One should begin the meal with the words 'In the name of God' {qluetip title=[8C]}Referring to the hadith, "O lad, mention the Name of God, eat with your right hand and eat what is before you." Bukhari, At'ima, 5376 and Muslim, At'ima, 2022{/qluetip} and end it with 'Praise be to God' {qluetip title=[8D]}Bukhari, At'ima, 5458; Muslim, Dhikr, 2734{/qluetip}. It would be well if one were to say with every mouthful 'In the name of God', that greed may not distract one from mentioning the name of God (Exalted be He!). One should say with the first mouthful 'In the name of God', with the second 'In the name of God the Merciful', with the third 'In the name of God the Merciful, the Compassionate' - and loudly to remind others.

A person should eat with the right hand,{qluetip title=[8E]}Cf. note 8C above{/qluetip} commencing and ending with salt.{qluetip title=[8F]}We did not find a source for this practice, other than the hadith in Shu'ab al-Iman, V. 5951: "The master of all your condiments is salt," with the word "master" carrying the sense of 'crowning touch'.{/qluetip} He should keep each mouthful small and chew it well. He should not stretch out his hand for another mouthful before swallowing the first, for eating this way would be too hasty. Moreover, he should not decry any [food] being eaten. The Prophet found no fault in anything he ate; if he liked something he ate it, otherwise he left it alone.{qluetip title=[8G]}Bukhari, At'ima, 3563 and Muslim, Ashriba, 2064, with the wording. "The Prophet (may God bless him and grant him peace) never found fault with any food."{/qluetip}

A man should eat of that which is closest to him, save in the case of fruit, where he may let his hand rove around and choose. The Emissary of God (may God bless him and grant him peace) said, "Eat of that which is close to you." {qluetip title=[8H]}Cf. note 8C above{/qluetip} Then he circled round the fruit with his hand. He was asked about this and he said, "It is not all of one sort." {qluetip title=[8I]}Tirmidhi related in At'ima, 1848, a long hadith, in which the Prophet first tells 'Ikrash ibn Dhu'ayb to eat from what is in front of him, "because it is all one sort." Then, when a bowl of fruit is presented, he says, "Eat from wherever you please, for it is not all one sort." Ibn Hibban classified the same hadith as weak.{/qluetip}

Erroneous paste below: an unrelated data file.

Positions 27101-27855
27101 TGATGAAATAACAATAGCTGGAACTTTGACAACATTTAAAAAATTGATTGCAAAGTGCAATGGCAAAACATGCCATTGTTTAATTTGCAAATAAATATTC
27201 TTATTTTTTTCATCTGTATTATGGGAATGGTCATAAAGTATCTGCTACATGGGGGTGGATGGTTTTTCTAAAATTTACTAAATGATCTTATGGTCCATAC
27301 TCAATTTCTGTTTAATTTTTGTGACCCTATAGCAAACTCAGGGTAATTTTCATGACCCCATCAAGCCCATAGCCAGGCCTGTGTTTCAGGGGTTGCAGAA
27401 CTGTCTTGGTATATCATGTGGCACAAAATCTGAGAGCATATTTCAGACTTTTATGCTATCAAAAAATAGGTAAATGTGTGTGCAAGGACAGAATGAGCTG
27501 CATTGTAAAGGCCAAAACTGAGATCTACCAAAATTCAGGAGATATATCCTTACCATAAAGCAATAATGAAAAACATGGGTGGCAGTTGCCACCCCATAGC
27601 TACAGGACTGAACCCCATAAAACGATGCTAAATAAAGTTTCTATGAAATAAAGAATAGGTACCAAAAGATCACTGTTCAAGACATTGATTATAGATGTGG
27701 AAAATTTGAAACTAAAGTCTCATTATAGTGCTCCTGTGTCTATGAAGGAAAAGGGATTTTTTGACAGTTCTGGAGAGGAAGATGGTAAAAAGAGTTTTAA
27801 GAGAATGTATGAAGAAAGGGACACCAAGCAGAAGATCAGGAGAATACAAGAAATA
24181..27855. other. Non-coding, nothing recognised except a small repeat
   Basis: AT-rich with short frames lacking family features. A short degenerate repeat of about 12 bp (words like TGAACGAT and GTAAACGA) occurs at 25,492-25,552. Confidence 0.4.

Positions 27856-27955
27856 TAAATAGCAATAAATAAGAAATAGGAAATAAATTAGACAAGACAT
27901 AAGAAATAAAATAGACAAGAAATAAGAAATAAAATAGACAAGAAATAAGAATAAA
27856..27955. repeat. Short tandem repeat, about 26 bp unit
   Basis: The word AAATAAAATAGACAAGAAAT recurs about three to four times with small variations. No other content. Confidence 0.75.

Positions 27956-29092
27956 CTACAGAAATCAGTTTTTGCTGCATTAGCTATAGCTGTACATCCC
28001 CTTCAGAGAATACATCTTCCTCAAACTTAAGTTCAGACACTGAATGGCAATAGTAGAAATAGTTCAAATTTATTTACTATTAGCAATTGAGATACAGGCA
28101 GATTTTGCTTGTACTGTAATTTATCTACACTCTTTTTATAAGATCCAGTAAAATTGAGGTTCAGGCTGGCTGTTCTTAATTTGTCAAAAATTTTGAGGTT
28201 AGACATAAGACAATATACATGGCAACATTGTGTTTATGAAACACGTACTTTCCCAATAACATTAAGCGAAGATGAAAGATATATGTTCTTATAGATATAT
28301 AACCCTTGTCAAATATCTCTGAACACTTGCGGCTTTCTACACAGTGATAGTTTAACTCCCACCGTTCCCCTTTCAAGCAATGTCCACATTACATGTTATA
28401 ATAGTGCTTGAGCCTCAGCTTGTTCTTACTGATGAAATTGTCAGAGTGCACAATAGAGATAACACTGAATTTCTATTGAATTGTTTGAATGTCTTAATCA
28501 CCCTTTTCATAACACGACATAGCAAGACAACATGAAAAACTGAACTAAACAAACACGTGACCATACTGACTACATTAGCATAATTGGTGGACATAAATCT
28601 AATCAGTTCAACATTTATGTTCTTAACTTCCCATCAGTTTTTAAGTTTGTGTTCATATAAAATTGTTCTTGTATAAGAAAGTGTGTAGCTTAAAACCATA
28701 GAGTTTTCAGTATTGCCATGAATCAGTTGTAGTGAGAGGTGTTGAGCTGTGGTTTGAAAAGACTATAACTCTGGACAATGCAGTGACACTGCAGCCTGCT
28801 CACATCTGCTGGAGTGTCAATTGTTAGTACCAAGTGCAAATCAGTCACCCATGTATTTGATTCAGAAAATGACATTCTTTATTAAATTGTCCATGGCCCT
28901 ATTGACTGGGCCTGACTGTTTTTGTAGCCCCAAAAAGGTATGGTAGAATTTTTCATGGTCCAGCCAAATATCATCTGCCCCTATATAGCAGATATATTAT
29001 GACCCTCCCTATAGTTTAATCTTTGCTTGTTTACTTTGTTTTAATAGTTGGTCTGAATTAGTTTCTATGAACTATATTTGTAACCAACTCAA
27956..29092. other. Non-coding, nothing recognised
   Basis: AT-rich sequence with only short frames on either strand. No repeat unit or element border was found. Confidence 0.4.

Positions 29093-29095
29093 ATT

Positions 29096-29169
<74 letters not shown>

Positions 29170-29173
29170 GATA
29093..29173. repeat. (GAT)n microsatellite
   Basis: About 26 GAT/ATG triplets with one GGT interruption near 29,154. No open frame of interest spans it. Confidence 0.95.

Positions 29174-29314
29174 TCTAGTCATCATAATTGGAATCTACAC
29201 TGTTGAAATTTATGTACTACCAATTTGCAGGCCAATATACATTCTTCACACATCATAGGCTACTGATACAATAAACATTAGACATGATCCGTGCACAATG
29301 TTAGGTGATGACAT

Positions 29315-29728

A person should not eat from the rim of the bowl nor yet from the centre.{qluetip title=[8J]}Referring to the hadith, "Blessing [al-barakah] descends from the centre of the food, so eat from the circumference, not from the centre," Tirmidhi, At'ima, 1805. This expresses the idea that the centre is where the food is piled up the highest{/qluetip} He should eat from the circumference of the loaf - unless it is only a small loaf which should be broken instead of cut with a knife.{qluetip title=[8K]}Ibn Hibban includes a saying prohibiting the cutting of bread with a knife in his collection of weak hadith{/qluetip} Meat, too, is not to be cut. [The Emissary of God] forbade it, saying: "Tear it into pieces." {qluetip title=[8L]}Nasa'i, Siyam, 2243, "Do not cut meat with a knife, but rather bite it off piece by piece." Nasa'i calls this hadith 'disreputable' (munkar). Abu Dawud (At'ima, 3778) includes the following hadith, "Do not cut meat with a knife, for that is the practice of foreigners, but rather tear it off ...," about which Abu Dawud says, "This hadith has no strength."{/qluetip} Neither a dish nor anything else ought to be placed on bread; only that which is eaten with it [may be placed on it]. The Prophet said, "Hold bread in esteem for God (Exalted be He!) has sent it down as one of Heaven's blessings." {qluetip title=[8M]}Cf. note 8A above{/qluetip} Thus one should not wipe one's hand with bread. He (may God bless him and grant him peace) said, "If a morsel falls from one of you, let him pick it up and remove what is harmful from it - let him not leave it for Satan. He should not wipe his hand with a cloth until he has licked his fingers, for he knows not which part of his food contains the blessing." {qluetip title=[8N]}Muslim, Ashriba, 2033{/qluetip}

And one must not blow on hot food. This is prohibited. One should wait patiently until it is easy to eat.{qluetip title=[8O]}Ibn Hanbal, Musnad, IV. 2678. Tirmidhi, Ashriba, 1887, relates a sound hadith prohibiting blowing into vessels (al-ina'){/qluetip}

Of dates a person should eat an odd number: seven, eleven, or twenty-one, or however many they may come to. He must not place the dates and their stones together in one dish, or bring them together in the palm of the hand, but should place the stones from his mouth to the back of his hand and then discard them. Anything that has a kernel or dregs should be dealt with similarly. Any food found distasteful must be left with the dregs rather than put aside in the dish, lest it mislead anyone into eating it.